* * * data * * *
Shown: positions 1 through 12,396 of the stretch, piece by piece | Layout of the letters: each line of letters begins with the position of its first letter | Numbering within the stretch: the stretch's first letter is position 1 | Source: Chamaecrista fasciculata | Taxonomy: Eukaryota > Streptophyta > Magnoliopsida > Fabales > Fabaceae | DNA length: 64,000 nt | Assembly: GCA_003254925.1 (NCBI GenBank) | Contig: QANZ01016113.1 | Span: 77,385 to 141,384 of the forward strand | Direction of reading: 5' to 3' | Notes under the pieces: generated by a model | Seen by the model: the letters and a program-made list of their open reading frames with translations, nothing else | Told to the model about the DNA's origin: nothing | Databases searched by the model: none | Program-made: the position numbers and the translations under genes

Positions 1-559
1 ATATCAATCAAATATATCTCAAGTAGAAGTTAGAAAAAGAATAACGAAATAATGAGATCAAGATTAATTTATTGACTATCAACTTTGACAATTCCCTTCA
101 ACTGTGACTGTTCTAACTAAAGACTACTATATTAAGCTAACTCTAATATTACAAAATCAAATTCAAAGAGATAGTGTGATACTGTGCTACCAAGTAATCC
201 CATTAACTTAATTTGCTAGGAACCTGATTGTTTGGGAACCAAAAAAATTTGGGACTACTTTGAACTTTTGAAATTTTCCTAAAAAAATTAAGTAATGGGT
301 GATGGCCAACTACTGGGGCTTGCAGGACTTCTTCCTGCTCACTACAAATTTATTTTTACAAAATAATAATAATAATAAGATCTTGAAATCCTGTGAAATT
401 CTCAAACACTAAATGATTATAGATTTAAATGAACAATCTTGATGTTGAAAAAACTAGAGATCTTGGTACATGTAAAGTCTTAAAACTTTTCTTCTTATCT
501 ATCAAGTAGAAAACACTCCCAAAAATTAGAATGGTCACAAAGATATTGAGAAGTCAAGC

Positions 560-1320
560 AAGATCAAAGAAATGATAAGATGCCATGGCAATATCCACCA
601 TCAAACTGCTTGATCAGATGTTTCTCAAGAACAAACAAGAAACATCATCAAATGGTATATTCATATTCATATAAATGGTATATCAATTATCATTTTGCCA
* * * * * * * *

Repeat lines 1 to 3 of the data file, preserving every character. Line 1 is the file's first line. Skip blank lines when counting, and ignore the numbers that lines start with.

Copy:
Shown: positions 1 through 12,396 of the stretch, piece by piece | Layout of the letters: each line of letters begins with the position of its first letter | Numbering within the stretch: the stretch's first letter is position 1 | Source: Chamaecrista fasciculata | Taxonomy: Eukaryota > Streptophyta > Magnoliopsida > Fabales > Fabaceae | DNA length: 64,000 nt | Assembly: GCA_003254925.1 (NCBI GenBank) | Contig: QANZ01016113.1 | Span: 77,385 to 141,384 of the forward strand | Direction of reading: 5' to 3' | Notes under the pieces: generated by a model | Seen by the model: the letters and a program-made list of their open reading frames with translations, nothing else | Told to the model about the DNA's origin: nothing | Databases searched by the model: none | Program-made: the position numbers and the translations under genes

Positions 1-559
1 ATATCAATCAAATATATCTCAAGTAGAAGTTAGAAAAAGAATAACGAAATAATGAGATCAAGATTAATTTATTGACTATCAACTTTGACAATTCCCTTCA